PDF of this issue


Notes from the Field: Outbreak of Listeriosis Associated with Consumption of Packaged Salad — United States and Canada, 2015–2016



Julie L. Self, PhD1,2; Amanda Conrad, MPH2; Steven Stroika2; Alikeh Jackson, MPH3; Laura Burnworth, MPH2; Jennifer Beal, MPH3; Allison Wellman, MPH3; Kelly A. Jackson, MPH2; Sally Bidol, MPH4; Terri Gerhardt, MS5; Meghan Hamel, MSc6; Kristyn Franklin, MSc6; Christine Kopko7; Penelope Kirsch, MSc7; Matthew E. Wise, PhD2; Colin Basler, DVM2 (View author affiliations)
View suggested citation
In September 2015, PulseNet, the national molecular subtyping network for foodborne disease surveillance, identified a cluster of Listeria monocytogenes (Listeria) clinical isolates indistinguishable by two-enzyme pulsed-field gel electrophoresis (PFGE) pattern combination and highly related by whole-genome multilocus sequence typing (wgMLST). A case was defined as isolation of Listeria with the outbreak PFGE pattern and highly related by wgMLST with an isolation date on or after July 5, 2015, the isolate date of the earliest case in this cluster.
A standardized Listeria Initiative questionnaire (1) was used to gather information about foods consumed in the 4 weeks before illness from seven persons identified by November 30, 2015, with isolation dates occurring July 5, 2015–October 30, 2015. This tool did not include leafy green vegetables and failed to identify a common source for the infections. During December 2015 and January 2016, eight new or previously interviewed patients or their surrogates participated in open-ended interviews or provided shopper card records, and all reported consuming leafy greens in the month before illness onset. Among these, seven (88%) reported romaine and six (75%) reported spinach, higher than national food consumption estimates of 47% (p = 0.022) and 24% (p = 0.003), respectively (2). Six patients (75%) recalled consuming packaged salad, and three patients (38%) who recalled brands reported packaged salad brands processed by Company A.
The Ohio Department of Agriculture obtained packaged salad processed at Company A’s Ohio facility from a store during routine sampling. On January 14, 2016, PulseNet analyzed sequence data from Listeria isolated from the packaged salad, and the isolate was highly related to the clinical isolates by wgMLST (median allele differences <10). This molecular finding, combined with the epidemiologic information, led the Food and Drug Administration to initiate an inspection of Company A’s Ohio facility on January 16, 2016. Two food samples collected during the inspection yielded Listeria, and wgMLST analysis indicated that they were highly related (median allele differences <10) to clinical and retail product isolates (Figure).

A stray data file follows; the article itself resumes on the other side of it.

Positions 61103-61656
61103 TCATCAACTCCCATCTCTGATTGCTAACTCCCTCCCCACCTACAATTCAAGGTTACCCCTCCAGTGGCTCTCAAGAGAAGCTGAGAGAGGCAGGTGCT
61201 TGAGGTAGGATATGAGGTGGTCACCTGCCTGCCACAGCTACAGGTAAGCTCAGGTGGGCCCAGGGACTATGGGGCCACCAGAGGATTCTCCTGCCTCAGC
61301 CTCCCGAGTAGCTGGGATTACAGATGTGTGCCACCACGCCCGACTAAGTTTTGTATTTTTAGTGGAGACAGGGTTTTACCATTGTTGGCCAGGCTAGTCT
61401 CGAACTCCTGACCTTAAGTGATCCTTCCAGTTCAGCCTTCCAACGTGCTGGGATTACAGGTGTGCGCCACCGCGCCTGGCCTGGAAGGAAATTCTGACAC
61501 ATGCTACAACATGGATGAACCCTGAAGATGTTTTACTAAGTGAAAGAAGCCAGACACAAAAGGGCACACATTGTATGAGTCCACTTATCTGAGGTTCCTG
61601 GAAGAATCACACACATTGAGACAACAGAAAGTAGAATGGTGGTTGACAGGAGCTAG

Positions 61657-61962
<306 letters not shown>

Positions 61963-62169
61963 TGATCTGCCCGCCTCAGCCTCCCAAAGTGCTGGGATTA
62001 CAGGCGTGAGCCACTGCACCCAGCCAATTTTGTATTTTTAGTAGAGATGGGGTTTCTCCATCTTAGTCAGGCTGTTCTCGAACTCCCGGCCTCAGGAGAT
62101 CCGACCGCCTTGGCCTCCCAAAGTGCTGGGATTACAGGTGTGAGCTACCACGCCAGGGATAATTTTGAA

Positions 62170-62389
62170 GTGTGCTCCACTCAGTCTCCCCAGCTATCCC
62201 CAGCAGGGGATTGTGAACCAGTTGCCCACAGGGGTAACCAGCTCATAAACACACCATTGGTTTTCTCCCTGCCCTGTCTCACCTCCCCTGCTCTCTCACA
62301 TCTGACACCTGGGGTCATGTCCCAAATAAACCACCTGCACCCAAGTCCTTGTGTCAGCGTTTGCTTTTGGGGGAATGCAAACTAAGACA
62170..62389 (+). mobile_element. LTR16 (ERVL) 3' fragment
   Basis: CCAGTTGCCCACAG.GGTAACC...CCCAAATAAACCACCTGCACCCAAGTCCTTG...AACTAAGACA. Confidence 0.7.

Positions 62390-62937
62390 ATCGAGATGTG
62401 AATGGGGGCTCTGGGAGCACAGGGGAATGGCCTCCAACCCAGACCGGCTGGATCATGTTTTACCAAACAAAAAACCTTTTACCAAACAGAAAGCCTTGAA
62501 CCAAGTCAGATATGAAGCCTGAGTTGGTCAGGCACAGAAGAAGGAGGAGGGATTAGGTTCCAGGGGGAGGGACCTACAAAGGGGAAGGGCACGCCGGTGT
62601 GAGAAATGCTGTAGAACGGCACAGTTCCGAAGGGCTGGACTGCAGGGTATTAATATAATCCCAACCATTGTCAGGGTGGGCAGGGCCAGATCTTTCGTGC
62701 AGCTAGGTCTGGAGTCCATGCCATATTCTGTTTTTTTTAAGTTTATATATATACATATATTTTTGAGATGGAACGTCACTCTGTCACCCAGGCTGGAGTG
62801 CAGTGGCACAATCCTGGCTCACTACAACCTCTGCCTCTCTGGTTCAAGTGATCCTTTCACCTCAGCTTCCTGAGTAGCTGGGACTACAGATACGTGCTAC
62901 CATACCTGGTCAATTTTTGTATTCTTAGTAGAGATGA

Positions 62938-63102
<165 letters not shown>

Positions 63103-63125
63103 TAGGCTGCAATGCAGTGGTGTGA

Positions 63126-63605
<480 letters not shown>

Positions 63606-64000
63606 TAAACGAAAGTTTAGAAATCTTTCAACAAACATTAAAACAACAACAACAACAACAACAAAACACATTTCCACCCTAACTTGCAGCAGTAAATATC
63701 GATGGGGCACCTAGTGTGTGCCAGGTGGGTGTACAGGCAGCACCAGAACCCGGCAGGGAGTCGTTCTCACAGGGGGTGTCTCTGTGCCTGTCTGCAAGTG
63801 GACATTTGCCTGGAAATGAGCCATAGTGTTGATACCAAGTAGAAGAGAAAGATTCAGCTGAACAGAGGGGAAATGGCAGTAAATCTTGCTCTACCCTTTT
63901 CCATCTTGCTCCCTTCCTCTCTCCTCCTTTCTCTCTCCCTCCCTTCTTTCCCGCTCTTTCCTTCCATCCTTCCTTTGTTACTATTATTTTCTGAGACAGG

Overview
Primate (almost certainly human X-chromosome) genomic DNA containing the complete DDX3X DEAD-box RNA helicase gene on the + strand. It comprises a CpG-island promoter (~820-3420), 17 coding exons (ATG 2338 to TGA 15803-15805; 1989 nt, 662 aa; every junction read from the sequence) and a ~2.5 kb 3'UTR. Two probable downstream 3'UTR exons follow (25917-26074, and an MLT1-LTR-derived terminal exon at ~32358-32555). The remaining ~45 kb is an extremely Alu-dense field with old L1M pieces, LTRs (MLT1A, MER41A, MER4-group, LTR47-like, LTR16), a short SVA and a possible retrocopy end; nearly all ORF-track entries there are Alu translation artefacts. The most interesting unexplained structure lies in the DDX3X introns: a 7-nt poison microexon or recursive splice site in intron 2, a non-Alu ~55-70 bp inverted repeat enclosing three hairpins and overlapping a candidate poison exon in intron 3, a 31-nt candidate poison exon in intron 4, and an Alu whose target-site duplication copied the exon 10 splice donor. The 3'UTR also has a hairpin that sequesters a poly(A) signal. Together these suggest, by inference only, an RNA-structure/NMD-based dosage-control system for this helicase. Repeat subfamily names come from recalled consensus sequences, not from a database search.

On January 21, 2016, Company A voluntarily halted production at its Ohio facility and conducted a market withdrawal of all packaged salad products from that facility because of possible Listeriacontamination.* The market withdrawal included 22 varieties of packaged salads sold under various brand names. Company A issued a voluntary recall of these products on January 27, 2016, which further identified the list of affected products and brand names.
After the market withdrawal and recall, CDC fielded >450 inquiries about listeriosis from concerned consumers and clinicians, and the CDC outbreak website received >787,000 page views, more views than after any other foodborne illness outbreak to date.§
As of March 28, 2016, there were 19 persons meeting the case definition from nine states (Connecticut, Indiana, Massachusetts, Michigan, Missouri, New Jersey, New York, Ohio, and Pennsylvania) with isolation dates through January 31, 2016. All were hospitalized; one died. One illness in a pregnant woman resulted in a preterm live birth. One otherwise healthy child developed meningitis.